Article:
Speaker: | Gustav Mogull (University of Edinburgh) |
Material: | Slides Video |
The talk is based on 1612.00868 and work to appear with Clifford Cheung and Congkao Wen. We derive new scattering amplitudes relations which reveal a hidden unity among theories of diverse spins in general spacetime dimensions. These relations are built from a set of Lorentz invariant differential operators which transmute states of higher spin into states of lower spin. Transmutation takes amplitudes of gravity coupled to a dilaton and two-form into any amplitude in Einstein- Yang-Mills, the special Galileon, and (Dirac-)Born-field theory. Starting from Yang-Mills amplitudes, the transmutation covers any amplitude in gauged bi-adjoint scalar theory and the non-linear sigma model. As a corollary, known properties of gauge theory and gravity amplitudes like the Weinberg soft theorems, color-kinematics duality, the KLT relations, and the CHY construction are trivially inherited by the transmuted amplitudes. In the case of the non-linear sigma model, the recently found kinematic algebra becomes obvious from this construction.
Speaker: | Chia-Hsien Shen (Caltech) |
Material: | Slides Video |
Speaker: | Johannes Henn (Mainz University) |
Speaker: | Johannes Henn (Mainz University) |
Speaker: | John Joseph Carrasco (CEA, Saclay) |
Material: | Video |
Speaker: | Jaroslav Trnka (University of California, Davis) |
Material: | Video |
Speaker: | Johannes Henn (Mainz University) |
Bootstrapping techniques---wherein one imposes known constraints on an ansatz in the hope of uniquely determining the answer---have proven to be an increasingly powerful method for computing amplitudes in recent years. While the most significant progress in this direction has been made in planar maximally supersymmetric Yang- Mills theory, these techniques can be naturally extended to the types of quantities directly relevant to collider computations. One place these methods show particular promise is in the resummation of large logarithms, and we here report the successful bootstrap of the (correction to the all-order dipole contribution) of the massless soft anomalous dimension at three loops, up to an overall numerical factor.
Speaker: | Andrew McLeod (SLAC, Stanford University) |
Material: | Slides Video |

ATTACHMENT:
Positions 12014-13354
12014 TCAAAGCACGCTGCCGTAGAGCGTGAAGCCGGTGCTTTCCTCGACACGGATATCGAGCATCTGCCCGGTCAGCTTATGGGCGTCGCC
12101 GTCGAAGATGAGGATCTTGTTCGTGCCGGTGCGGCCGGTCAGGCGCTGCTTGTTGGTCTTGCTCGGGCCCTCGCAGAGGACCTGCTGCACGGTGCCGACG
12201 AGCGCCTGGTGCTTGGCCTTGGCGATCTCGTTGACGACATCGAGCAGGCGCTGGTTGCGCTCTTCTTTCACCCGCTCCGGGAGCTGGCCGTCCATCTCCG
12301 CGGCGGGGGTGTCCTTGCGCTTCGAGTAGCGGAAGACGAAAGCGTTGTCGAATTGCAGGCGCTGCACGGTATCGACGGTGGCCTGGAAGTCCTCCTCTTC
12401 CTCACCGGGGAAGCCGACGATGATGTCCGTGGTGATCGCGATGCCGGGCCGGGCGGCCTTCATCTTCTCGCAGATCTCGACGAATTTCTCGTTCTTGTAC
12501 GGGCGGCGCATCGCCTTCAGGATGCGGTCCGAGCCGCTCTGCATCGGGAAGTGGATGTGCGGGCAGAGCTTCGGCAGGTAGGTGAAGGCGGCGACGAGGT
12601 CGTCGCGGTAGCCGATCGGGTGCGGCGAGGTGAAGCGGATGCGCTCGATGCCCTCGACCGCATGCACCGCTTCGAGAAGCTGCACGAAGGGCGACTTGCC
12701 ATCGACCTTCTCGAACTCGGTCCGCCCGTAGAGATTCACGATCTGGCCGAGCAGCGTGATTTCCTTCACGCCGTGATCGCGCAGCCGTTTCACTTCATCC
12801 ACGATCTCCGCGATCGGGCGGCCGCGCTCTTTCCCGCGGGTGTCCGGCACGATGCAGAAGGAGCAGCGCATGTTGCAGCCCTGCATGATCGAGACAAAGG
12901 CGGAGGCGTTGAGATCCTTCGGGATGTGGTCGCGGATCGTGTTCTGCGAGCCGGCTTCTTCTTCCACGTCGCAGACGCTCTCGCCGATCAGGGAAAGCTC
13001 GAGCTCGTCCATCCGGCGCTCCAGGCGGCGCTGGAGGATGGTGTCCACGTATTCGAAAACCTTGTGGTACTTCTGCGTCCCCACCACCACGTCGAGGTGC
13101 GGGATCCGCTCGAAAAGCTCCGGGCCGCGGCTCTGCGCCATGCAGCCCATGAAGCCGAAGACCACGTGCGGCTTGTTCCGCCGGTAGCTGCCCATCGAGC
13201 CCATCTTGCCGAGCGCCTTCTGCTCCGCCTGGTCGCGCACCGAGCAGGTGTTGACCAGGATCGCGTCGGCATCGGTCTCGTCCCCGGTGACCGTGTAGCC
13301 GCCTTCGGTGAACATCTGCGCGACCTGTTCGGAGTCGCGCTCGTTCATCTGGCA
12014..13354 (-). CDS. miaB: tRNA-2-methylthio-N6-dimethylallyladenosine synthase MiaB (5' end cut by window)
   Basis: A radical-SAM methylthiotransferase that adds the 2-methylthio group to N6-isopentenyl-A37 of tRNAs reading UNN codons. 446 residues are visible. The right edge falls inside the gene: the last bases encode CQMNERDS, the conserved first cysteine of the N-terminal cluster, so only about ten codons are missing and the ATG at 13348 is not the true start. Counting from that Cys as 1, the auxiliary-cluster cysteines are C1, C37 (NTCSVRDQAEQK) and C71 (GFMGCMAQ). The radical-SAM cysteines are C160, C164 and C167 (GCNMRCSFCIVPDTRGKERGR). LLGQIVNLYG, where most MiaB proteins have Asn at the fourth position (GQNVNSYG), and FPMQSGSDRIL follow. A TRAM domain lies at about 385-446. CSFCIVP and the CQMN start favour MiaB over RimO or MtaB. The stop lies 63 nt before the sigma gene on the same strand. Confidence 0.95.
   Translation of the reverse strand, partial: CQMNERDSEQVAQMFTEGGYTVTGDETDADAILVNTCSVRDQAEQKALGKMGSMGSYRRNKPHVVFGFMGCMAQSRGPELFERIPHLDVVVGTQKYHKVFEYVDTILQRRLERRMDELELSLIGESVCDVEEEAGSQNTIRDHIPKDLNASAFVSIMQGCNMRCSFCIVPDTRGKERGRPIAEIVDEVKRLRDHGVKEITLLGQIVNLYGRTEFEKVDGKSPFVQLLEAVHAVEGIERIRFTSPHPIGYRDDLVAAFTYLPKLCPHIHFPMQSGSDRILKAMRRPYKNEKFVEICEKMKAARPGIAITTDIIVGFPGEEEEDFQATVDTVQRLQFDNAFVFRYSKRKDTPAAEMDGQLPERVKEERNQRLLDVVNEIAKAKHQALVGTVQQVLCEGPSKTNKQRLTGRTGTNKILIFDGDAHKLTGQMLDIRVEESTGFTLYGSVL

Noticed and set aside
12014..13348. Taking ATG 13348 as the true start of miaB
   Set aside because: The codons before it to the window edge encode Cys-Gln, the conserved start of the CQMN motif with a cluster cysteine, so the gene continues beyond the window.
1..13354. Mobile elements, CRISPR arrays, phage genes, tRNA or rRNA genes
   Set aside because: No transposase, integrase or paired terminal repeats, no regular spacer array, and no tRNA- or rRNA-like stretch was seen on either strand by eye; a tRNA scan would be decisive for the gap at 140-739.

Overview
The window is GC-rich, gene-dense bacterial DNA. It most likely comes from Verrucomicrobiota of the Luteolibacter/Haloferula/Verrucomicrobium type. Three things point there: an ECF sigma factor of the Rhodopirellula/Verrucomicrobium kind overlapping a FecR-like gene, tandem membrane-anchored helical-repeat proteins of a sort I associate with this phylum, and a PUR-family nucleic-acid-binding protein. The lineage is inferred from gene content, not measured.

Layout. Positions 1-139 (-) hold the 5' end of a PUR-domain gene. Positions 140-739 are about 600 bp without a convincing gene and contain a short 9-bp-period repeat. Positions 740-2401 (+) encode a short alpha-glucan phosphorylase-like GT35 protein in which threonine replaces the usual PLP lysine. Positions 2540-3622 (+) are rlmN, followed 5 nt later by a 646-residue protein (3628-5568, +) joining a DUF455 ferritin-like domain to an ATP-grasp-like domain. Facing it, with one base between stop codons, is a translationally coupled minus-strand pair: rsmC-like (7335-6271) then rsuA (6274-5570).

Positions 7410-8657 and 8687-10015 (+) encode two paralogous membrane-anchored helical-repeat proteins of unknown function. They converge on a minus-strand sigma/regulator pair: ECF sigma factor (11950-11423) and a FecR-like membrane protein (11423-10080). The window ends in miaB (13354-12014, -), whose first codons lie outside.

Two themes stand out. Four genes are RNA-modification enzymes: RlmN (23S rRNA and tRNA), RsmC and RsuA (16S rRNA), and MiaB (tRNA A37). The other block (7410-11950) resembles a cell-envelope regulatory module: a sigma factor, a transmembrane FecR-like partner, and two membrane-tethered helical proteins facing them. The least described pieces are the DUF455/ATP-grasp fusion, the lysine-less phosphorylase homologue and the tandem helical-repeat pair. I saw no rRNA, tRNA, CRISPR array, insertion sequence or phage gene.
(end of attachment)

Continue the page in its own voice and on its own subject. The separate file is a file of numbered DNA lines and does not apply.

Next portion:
I will discuss scattering amplitudes in strongly coupled N=4 super Yang-Mills theory in the multi-Regge limit. In the strong coupling regime, the calculation of the scattering amplitudes reduces to the solution of a system of non-linear, coupled integral equations through the AdS/CFT-correspondence. These equations reduce to standard Bethe ansatz equations in the multi-Regge limit. In this kinematical regime, scattering amplitudes in N=4 SYM are physically described by bound states of effective particles, the so-called Reggeons. The six- point remainder function is fully described by a two-Reggeon bound state and is known at finite coupling. At eight external gluons a three-Reggeon bound state starts to appear about which much less is known. We investigate the three-Reggeon bound state in the strong coupling regime and try to make some generalisations to multiple-Reggeon bound states.
Speaker: | Theresa Abl (ETH, Zurich) |
Material: | Slides Video |
arrive 19.15-19.30
Speaker: | Jaroslav Trnka (University of California, Davis) |
Material: | Video |
Speaker: | Jaroslav Trnka (University of California, Davis) |
Material: | Video |
Speaker: | John Joseph Carrasco (Institute for Theoretical Physics (IPhT), CEA-Saclay and University of Paris-Saclay) |
Material: | Video |
Speaker: | Johannes Henn (Mainz University) |
Speaker: | Johannes Henn (Mainz University) |
I will discuss how on-shell diagrams for N=4 Super Yang Mills can be extended to N=8 Supergravity, giving Grassmannian integral formulae for tree-level amplitudes. I will then describe the connection between these formulae and equivalent expressions for the same amplitudes arising from ambitwistor string theory.
Speaker: | Joe Farrow (Durham University) |
Material: | Video |
The BCJ double copy relates the scattering amplitudes from gauge and gravity theories. One such theory corresponds to a model first developed by Volkov and Akulov to describe Goldstone fermions (associated with spontaneous supersymmetry breaking). It was later realized that the Volkov-Akulov model is equivalent to the same constrained (nilpotent) superfields appearing in the cosmological models known as alpha-attractors. In this talk I'll explore some possible applications of the double copy procedure to inflationary cosmology.
Speaker: | Andres Luna-Godoy (University of Glasgow) |
Material: | Slides Video |